Jump to: navigation, search
Home < AHM2012-Slicer-Python

What is accessible via python


PythonQt exposes most of the Qt interface so that sophisticated interfaces can be easily created. PythonQt also allows introspection and modification of the interface at runtime.

Run-time query of all Qt widgets in the application
import slicer

def widgetTree(root=""):
  if not root:
    root = slicer.util.mainWindow()
  global treeItems
  tree = qt.QTreeWidget()
  tree.setHeaderLabels(["Widget", "Class", "Title", "Text", "Name"])
  treeItems = {}
  treeItems[root] = qt.QTreeWidgetItem(tree)
  parents = [root]
  while parents != []:
    widget = parents.pop()
    if not widget:
    widgetItem = qt.QTreeWidgetItem(treeItems[widget])
    children = widget.children()
    for child in children:
      treeItems[child] = widgetItem
    parents += children
    widgetItem.setText(0, str(widget))
      widgetItem.setText(1, widget.className())
    except AttributeError:
      widgetItem.setText(2, widget.title)
    except AttributeError:
      widgetItem.setText(3, widget.text)
    except AttributeError:
      widgetItem.setText(4, widget.name)
    except AttributeError:
  tree.setGeometry(100, 100, 1000, 500)
  return tree


It is possible to use VTK Python binding. You can get ideas of what is possible from the VTK tutorials.

Because MRML and most of the slicer functionality is written as VTK subclasses, they are available in python via the same mechanism.

The endoscopy module manipulates MRML via python
class EndoscopyPathModel:
  """Create a vtkPolyData for a polyline:
       - Add one point per path point.
       - Add a single polyline
  def __init__(self, path, fiducialListNode):
    fids = fiducialListNode
    scene = slicer.mrmlScene
    points = vtk.vtkPoints()
    polyData = vtk.vtkPolyData()

    lines = vtk.vtkCellArray()
    linesIDArray = lines.GetData()

    polygons = vtk.vtkCellArray()
    polyData.SetPolys( polygons )
    idArray = polygons.GetData()

    for point in path:
      pointIndex = points.InsertNextPoint(*point)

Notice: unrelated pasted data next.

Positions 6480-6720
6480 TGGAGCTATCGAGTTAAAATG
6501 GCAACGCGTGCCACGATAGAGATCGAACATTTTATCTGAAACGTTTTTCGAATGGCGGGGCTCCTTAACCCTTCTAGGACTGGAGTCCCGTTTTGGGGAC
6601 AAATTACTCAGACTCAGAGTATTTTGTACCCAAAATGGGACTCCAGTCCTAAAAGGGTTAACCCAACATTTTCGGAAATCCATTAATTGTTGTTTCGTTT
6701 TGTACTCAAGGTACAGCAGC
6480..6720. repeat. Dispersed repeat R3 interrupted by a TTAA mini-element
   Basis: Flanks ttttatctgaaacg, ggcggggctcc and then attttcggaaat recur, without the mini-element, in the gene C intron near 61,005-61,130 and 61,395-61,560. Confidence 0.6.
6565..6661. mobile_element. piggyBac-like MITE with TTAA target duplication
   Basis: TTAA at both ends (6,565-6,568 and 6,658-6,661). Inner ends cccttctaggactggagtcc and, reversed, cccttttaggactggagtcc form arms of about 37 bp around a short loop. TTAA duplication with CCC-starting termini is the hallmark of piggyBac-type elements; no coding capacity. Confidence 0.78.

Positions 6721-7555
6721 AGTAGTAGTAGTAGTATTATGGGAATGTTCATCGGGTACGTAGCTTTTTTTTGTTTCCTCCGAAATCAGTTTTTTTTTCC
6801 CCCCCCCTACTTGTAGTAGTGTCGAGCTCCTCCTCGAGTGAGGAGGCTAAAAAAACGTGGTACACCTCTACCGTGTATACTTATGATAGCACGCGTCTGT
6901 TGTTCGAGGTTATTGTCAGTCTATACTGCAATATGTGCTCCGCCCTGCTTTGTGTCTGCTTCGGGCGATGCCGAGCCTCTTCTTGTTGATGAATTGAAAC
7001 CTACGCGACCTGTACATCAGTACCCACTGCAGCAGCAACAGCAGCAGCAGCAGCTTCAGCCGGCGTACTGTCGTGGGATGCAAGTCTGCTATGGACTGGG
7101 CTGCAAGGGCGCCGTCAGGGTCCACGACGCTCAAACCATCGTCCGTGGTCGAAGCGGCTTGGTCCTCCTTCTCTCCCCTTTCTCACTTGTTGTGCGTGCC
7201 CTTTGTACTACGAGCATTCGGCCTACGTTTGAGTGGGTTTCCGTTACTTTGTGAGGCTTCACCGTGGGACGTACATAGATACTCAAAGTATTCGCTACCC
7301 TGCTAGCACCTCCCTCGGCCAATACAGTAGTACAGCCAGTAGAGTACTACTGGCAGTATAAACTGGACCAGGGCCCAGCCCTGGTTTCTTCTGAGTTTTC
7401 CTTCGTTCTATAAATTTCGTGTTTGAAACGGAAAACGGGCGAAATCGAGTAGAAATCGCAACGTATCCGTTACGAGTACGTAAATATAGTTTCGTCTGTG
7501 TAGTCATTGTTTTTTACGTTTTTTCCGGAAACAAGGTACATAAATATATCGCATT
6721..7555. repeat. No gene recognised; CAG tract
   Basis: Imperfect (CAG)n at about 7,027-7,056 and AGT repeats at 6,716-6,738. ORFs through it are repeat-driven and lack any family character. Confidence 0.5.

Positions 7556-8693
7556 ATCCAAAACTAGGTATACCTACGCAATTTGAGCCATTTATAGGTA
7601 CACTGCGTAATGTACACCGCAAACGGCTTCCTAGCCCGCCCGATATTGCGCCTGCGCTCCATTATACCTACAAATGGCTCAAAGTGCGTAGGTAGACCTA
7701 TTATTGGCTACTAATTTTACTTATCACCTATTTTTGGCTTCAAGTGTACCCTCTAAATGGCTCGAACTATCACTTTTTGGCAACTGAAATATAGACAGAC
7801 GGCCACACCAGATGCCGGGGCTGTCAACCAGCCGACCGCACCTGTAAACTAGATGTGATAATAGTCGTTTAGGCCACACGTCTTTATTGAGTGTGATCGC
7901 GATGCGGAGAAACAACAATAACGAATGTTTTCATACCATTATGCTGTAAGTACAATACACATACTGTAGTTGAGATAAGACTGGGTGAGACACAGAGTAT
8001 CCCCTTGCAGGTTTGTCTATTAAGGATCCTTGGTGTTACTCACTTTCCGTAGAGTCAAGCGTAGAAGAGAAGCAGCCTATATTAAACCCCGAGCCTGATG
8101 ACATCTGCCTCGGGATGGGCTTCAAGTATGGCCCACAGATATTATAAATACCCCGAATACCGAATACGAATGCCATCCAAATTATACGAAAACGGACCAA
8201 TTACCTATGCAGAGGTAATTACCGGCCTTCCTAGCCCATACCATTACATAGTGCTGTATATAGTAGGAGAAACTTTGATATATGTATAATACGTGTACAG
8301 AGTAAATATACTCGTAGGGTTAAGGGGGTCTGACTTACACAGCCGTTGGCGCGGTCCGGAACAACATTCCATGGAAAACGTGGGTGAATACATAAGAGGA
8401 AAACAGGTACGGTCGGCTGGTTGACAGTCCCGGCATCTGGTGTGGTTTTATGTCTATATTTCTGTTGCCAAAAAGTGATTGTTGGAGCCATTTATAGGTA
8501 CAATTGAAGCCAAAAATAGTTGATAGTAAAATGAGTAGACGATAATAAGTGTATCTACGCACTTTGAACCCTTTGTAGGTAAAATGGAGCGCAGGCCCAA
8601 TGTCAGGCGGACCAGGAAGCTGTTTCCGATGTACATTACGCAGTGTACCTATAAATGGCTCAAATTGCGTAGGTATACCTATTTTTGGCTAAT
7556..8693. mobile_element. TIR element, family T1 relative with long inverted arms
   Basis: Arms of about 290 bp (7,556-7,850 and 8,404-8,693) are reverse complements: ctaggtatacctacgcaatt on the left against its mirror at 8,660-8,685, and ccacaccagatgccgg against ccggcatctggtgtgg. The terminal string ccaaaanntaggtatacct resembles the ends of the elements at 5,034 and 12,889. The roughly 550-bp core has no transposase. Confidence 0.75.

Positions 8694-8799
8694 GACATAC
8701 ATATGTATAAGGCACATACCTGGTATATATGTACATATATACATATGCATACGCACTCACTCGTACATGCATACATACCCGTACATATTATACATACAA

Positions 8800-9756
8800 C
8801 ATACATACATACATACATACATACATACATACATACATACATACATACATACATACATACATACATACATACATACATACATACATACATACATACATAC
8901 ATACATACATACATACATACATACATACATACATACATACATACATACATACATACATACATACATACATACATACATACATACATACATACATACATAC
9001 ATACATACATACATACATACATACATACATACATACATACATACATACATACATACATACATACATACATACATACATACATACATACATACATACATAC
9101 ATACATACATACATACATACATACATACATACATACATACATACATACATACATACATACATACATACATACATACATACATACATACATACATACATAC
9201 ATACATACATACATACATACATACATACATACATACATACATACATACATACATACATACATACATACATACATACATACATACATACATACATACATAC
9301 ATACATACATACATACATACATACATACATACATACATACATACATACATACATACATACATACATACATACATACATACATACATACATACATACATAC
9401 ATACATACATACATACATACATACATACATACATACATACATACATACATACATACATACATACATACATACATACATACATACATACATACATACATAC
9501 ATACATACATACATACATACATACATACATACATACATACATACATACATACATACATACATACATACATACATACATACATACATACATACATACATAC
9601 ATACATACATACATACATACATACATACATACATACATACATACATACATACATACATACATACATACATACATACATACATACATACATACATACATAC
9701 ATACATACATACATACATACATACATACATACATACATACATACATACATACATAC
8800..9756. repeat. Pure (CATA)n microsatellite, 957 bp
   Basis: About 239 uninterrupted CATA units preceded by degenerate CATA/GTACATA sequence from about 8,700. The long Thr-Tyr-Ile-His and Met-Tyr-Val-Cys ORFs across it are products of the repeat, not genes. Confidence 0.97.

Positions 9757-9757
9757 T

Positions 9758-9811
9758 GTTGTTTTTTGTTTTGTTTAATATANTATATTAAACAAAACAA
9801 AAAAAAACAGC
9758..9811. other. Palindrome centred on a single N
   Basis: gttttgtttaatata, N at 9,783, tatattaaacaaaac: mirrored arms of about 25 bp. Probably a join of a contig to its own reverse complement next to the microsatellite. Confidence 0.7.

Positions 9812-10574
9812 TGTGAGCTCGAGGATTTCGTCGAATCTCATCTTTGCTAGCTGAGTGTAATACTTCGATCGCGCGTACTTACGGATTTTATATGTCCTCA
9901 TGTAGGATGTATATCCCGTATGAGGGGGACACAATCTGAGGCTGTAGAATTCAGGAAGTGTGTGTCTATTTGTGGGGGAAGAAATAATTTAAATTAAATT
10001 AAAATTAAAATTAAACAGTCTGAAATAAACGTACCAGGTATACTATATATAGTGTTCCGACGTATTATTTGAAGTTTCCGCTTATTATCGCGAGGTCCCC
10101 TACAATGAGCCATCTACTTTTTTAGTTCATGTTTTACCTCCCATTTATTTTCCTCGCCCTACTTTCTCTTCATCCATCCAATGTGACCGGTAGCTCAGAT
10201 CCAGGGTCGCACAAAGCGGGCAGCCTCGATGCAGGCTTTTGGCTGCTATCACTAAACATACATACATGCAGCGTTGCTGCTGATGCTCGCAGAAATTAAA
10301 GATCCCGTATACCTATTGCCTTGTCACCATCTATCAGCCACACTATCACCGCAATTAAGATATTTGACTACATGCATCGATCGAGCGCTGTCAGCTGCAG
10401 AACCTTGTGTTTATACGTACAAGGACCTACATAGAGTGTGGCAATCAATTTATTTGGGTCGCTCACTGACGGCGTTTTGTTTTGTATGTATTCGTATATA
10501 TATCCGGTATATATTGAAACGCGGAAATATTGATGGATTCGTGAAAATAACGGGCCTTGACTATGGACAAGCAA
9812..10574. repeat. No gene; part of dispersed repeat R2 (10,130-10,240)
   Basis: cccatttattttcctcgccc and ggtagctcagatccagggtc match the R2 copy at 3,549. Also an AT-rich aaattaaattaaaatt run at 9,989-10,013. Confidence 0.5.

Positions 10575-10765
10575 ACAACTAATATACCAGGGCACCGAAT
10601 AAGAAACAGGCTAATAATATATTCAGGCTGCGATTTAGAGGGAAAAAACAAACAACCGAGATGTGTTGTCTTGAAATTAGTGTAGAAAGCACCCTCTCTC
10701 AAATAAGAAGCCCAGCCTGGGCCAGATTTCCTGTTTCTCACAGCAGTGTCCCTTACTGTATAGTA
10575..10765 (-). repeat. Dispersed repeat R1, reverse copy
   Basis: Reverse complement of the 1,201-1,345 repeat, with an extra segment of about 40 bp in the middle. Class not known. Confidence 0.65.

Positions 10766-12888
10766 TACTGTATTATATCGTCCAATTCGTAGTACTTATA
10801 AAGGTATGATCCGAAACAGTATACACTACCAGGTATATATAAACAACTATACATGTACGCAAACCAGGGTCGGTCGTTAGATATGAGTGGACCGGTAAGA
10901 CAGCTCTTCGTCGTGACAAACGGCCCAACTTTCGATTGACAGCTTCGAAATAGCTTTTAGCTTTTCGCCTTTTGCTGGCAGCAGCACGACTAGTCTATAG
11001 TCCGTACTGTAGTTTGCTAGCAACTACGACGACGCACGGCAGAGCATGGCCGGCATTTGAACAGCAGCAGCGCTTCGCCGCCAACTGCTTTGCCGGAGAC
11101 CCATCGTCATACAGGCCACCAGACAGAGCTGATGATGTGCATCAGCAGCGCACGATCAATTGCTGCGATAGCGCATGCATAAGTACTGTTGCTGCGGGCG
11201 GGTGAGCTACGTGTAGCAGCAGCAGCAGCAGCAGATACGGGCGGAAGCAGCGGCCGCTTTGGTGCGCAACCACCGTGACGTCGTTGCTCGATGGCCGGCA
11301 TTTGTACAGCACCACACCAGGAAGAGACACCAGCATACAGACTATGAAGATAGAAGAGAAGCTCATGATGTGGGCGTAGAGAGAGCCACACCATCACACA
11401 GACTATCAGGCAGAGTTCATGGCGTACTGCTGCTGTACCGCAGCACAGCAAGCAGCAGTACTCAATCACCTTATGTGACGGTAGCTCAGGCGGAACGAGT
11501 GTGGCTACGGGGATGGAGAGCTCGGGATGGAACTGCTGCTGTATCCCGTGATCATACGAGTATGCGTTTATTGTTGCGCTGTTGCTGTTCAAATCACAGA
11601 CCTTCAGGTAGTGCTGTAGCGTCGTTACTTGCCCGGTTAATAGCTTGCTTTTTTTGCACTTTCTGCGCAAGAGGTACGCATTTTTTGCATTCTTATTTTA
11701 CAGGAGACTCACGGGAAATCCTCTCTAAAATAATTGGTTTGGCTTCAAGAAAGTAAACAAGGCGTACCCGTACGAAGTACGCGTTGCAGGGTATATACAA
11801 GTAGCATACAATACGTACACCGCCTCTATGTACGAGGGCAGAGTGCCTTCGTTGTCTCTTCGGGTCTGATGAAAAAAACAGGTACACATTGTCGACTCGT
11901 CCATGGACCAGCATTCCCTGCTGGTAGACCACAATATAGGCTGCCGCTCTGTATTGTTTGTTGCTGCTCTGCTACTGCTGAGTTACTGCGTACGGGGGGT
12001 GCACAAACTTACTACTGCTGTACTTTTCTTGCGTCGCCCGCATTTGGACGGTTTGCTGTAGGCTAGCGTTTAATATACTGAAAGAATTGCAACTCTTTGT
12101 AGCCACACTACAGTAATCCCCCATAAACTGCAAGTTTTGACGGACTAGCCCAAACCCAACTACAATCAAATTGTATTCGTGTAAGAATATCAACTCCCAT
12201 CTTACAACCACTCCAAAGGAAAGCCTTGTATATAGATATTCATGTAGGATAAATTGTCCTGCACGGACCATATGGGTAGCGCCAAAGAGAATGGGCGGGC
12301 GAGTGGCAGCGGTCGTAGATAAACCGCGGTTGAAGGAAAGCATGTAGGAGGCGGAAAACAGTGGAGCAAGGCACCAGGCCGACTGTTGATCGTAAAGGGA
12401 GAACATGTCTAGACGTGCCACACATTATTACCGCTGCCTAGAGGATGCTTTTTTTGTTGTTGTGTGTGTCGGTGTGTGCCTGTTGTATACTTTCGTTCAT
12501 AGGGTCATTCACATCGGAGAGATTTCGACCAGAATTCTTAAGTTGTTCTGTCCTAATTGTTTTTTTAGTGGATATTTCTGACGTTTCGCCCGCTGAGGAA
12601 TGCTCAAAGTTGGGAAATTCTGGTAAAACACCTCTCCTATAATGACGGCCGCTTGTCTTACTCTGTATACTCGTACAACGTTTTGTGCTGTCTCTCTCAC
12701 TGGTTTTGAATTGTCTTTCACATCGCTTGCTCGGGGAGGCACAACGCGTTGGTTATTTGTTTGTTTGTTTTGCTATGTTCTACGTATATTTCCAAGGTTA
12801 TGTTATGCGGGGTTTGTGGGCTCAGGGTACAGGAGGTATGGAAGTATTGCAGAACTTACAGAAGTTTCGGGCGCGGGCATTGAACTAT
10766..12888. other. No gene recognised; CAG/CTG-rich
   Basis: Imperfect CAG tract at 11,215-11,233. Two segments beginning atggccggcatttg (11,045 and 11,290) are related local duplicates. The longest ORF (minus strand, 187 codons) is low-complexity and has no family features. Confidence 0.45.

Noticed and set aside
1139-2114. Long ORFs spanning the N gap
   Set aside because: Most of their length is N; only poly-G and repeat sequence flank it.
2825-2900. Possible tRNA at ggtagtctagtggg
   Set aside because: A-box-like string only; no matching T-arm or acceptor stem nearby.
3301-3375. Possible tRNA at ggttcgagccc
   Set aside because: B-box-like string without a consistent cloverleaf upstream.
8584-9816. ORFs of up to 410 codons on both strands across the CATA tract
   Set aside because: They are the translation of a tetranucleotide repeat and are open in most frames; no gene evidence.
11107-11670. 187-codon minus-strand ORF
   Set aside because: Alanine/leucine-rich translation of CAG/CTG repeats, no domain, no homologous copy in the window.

linesIDArray.SetTuple1( 0, linesIDArray.GetNumberOfTuples() - 1 )
    # Create model node
    model = slicer.vtkMRMLModelNode()
    model.SetName("Path-%s" % fids.GetName())

    # Create display node
    modelDisplay = slicer.vtkMRMLModelDisplayNode()
    modelDisplay.SetColor(1,1,0) # yellow

    # Add to scene

    # Camera cursor
    sphere = vtk.vtkSphereSource()
    # Create model node
    cursor = slicer.vtkMRMLModelNode()
    cursor.SetName("Cursor-%s" % fids.GetName())

    # Create display node
    cursorModelDisplay = slicer.vtkMRMLModelDisplayNode()
    cursorModelDisplay.SetColor(1,0,0) # red

    # Add to scene

    # Create transform node
    transform = slicer.vtkMRMLLinearTransformNode()
    transform.SetName('Transform-%s' % fids.GetName())
    self.transform = transform


Slicer also comes bundled with numpy so many interesting array operations are easy to perform on image data.

Here's an excerpt from a working example:

    # Get the numpy array for the bg and label
    import vtk.util.numpy_support
    backgroundImage = backgroundNode.GetImageData()
    labelImage = labelNode.GetImageData()
    shape = list(backgroundImage.GetDimensions())
    backgroundArray = vtk.util.numpy_support.vtk_to_numpy(backgroundImage.GetPointData().GetScalars()).reshape(shape)
    labelArray = vtk.util.numpy_support.vtk_to_numpy(labelImage.GetPointData().GetScalars()).reshape(shape)

CLI Modules

It is also possible to invoke slicer command line modules from python. These can be written in any language, but often rely on ITK for processing. In the near future SimpleITK should be available directly inside slicer. See the Slicer4 Python page for examples.

Here's an example from the Editor Module that calls the ModelMaker CLI:

  def onApply(self):
    # create a model using the command line module
    # based on the current editor parameters

    volumeNode = self.editUtil.getLabelVolume()
    if not volumeNode:

    # set up the model maker node

    parameters = {}
    parameters['Name'] = self.modelName.text
    parameters["InputVolume"] = volumeNode.GetID()
    parameters['FilterType'] = "Sinc"

    # build only the currently selected model.
    parameters['Labels'] = self.getPaintLabel()
    parameters["StartLabel"] = -1
    parameters["EndLabel"] = -1
    parameters['GenerateAll'] = False
    parameters["JointSmoothing"] = False
    parameters["SplitNormals"] = True
    parameters["PointNormals"] = True
    parameters["SkipUnNamed"] = True

    if self.smooth.checked:
      parameters["Decimate"] = 0.25
      parameters["Smooth"] = 10
      parameters["Decimate"] = 0
      parameters["Smooth"] = 0

    # output 
    # - make a new hierarchy node if needed